Product roadmapping is necessary to communicate the company’s desired outcomes for the future in terms of product development to its stakeholders.
The ultimate goal of all product managers should be to create an Agile product roadmap that is flexible enough to see through the ever-evolving product.
In this blog post, we’ll help you get started with your product roadmap by providing practical examples of 6 effective product roadmaps.
We’ll also explain the greatest benefits of having a good product roadmap.
So, keep reading.
- A product roadmap is a high-level strategic plan that outlines the vision and direction of the product development process over time.
- A successful product roadmap aligns with the company’s product vision, is adaptable, and is a flexible guideline rather than a strict rule.
- The top 6 product roadmap types include the feature-based roadmap, the Sprint plan roadmap, the now-next-later roadmap, the Kanban roadmap, the objectives roadmap, and the product launch template.
- A product roadmap has several benefits, such as defining the product development strategy and guiding the strategy execution process.
- A product roadmap facilitates alignment with the ongoing plans, helps identify potential problems, and enhances coordination among different teams.
Table of Contents
What is a product roadmap?
A product roadmap is a high-level strategic plan that outlines the vision and direction of the product development process over time.
To put it simply — a product roadmap is a map of how a company plans to manage its product strategy.
But nowadays, many companies struggle with creating a product roadmap that is in line with today’s highly dynamic market conditions.
To be successful, a product roadmap should have the following characteristics:
- It is in line with the company’s vision of the product,
- It is adaptable to change according to the current demands of the relevant markets, and
- It is followed as a guideline, not as a strict rule.
There are 6 general elements of a product roadmap that you should include in your roadmap, including:
- Product vision,
- Product goals,
- Time frames,
- Product features, and
- Status markers.
Of course, these elements can be adapted and specified to fit different products and product roadmaps.
6 examples of effective product roadmaps
Depending on the product and the company’s strategy, product roadmaps may greatly differ.
However, there are some general examples of the most effective product roadmaps that can be used for any type of product, especially software products.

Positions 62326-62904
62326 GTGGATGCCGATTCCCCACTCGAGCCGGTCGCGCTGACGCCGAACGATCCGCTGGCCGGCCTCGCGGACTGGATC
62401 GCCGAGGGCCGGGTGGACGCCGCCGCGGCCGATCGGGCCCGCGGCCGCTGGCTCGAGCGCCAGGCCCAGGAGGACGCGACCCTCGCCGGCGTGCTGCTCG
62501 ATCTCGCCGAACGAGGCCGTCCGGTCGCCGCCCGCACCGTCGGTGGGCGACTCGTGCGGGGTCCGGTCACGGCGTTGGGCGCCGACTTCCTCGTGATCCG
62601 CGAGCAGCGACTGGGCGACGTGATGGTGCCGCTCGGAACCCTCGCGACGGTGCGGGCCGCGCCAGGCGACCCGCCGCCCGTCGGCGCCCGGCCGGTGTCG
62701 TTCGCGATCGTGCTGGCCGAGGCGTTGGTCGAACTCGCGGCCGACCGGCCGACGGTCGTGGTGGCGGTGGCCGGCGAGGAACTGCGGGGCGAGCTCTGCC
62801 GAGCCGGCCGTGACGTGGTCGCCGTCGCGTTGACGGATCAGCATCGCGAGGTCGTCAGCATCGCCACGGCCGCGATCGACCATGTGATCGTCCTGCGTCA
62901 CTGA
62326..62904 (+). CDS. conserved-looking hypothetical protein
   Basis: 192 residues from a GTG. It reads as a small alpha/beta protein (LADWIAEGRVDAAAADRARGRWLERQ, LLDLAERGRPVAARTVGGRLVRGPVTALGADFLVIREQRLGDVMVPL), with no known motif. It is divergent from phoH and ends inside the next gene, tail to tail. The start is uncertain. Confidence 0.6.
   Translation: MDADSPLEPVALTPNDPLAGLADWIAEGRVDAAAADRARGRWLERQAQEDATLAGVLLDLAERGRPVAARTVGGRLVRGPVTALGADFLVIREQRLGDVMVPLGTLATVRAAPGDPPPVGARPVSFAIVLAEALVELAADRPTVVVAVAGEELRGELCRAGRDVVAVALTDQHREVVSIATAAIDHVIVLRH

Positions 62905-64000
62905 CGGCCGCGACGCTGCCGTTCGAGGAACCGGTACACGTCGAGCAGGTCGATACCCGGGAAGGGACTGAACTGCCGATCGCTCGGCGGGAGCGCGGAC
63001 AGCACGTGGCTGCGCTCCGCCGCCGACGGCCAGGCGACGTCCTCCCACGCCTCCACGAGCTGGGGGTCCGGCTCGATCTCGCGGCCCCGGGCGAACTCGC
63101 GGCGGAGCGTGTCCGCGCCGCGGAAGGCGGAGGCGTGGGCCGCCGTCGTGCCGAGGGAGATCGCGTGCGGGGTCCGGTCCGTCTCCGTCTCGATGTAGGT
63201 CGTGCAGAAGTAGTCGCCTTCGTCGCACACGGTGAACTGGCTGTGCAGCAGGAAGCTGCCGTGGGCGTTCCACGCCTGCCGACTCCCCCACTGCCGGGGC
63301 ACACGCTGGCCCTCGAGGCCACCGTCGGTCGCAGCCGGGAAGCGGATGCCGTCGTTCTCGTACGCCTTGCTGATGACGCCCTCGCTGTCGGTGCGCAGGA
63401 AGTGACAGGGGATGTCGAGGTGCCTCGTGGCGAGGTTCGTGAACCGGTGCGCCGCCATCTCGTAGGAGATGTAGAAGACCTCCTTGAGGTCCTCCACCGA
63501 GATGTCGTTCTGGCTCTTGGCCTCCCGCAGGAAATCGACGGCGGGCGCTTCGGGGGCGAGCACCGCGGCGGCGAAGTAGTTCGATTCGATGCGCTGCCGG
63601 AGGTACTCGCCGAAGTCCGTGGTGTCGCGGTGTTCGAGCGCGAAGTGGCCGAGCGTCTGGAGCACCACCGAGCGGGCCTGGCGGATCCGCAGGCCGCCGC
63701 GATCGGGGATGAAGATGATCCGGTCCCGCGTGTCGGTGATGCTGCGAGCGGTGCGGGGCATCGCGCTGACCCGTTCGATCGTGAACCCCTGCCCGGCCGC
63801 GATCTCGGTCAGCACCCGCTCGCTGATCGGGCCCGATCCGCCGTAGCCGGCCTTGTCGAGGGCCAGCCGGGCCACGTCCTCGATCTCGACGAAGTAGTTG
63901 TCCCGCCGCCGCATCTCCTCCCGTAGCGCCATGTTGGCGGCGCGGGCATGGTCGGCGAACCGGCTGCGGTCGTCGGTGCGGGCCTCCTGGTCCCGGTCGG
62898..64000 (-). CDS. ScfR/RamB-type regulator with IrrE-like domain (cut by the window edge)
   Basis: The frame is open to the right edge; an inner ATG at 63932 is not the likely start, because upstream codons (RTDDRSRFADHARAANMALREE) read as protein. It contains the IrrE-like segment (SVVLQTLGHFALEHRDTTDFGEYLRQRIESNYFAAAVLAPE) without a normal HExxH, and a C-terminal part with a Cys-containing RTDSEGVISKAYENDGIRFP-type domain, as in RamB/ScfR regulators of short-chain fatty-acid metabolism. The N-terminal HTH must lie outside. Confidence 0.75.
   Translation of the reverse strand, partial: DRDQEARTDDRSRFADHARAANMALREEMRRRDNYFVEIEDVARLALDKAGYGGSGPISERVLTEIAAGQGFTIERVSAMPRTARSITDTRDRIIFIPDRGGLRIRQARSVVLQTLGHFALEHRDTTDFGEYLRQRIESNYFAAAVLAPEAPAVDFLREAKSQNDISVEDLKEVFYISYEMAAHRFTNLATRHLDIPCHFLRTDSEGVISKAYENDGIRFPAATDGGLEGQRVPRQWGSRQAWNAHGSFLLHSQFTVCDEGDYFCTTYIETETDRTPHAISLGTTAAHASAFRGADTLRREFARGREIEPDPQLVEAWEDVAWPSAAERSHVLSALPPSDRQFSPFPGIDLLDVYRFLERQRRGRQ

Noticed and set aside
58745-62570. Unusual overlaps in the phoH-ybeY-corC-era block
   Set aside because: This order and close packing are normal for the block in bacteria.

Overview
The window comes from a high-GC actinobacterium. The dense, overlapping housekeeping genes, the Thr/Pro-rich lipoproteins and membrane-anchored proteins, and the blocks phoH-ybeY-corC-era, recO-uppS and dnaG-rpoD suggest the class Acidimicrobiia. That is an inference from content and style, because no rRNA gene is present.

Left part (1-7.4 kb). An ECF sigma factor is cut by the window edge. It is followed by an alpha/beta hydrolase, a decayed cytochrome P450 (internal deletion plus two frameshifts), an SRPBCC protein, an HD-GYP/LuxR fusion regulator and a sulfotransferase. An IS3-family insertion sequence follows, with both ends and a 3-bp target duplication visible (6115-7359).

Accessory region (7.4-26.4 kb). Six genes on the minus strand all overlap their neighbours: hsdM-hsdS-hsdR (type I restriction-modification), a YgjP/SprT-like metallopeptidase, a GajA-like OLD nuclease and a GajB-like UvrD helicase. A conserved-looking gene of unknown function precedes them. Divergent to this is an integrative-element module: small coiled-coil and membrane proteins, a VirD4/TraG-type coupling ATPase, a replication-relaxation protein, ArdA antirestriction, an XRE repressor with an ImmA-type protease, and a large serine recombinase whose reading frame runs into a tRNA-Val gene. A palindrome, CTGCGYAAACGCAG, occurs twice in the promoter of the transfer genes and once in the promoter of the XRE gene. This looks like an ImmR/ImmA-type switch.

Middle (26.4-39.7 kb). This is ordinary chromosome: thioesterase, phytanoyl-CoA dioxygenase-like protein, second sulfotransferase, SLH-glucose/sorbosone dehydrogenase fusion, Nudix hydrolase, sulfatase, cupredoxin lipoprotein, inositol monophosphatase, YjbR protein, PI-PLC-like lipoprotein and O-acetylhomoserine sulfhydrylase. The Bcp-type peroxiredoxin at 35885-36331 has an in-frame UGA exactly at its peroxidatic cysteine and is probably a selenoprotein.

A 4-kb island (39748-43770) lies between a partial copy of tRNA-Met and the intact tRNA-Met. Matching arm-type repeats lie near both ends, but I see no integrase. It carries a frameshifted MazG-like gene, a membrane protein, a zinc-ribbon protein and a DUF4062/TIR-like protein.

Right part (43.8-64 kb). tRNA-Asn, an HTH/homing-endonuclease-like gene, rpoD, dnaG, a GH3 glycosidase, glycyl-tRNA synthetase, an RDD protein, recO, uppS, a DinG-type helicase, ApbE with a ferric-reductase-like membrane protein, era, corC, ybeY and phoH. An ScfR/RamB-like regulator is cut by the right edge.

The 6 most common types of product roadmaps include the following:
- Feature-based roadmap,
- Sprint plan roadmap,
- Now-next-later roadmap,
- Kanban roadmap,
- Objectives roadmap, and
- Product launch roadmap.
Now, let’s analyze the examples of good roadmaps in more detail.
Example #1: Feature-based roadmap
Feature-based roadmaps are the most popular kind of product roadmaps as they give an overview of your product according to its features. They offer concrete and practical information and using them helps you stay in the loop with specific feature release dates.
For the sake of better organization, you can choose to group features into categories, such as Q1, Q2, and so on.
By prioritizing key feature releases, you’ll keep stakeholders informed of the latest product developments.
As features are an unstable category due to continuing changes in customer demands, our advice is to build a feature roadmap that’s above all flexible.
Using a document with a list of specific features and deadlines for this purpose is a thing of the past due to its inflexibility.
On the other hand, a project management tool such as Plaky allows for the necessary flexibility.
So whenever the demand for certain product features changes — the product feature roadmap may be adapted accordingly.
Example #2: Sprint plan roadmap
As its name suggests, a Sprint plan roadmap is all about Sprints — short, repeating blocks of time within which certain tasks are completed.
Sprints are excellent for breaking down complex projects into smaller, more manageable tasks.
Sprint plan roadmaps focus on delivering the planned features faster and with better quality, as the product team works jointly to finish all necessary tasks.
To make the delivery even shorter, you can consider including several shorter Sprints within your Sprint plan roadmap.
Example #3: Now-next-later roadmap
Now-next-later roadmaps are great for Agile teams working in fast-changing environments, as these types of product roadmaps focus on tasks rather than deadlines.
These roadmaps won their name thanks to the way they handle task prioritizing, which includes categorizing tasks into the following groups:
- Now — for tasks that should be done as soon as possible,
- Next — for tasks next in line after the “Now” tasks are finished, and
- Later — for tasks that should be done eventually.
When compared to the more deadline-focused approaches to product roadmapping, now-next-later roadmaps are more flexible as they take more relative time frames and you’re not bound by dates.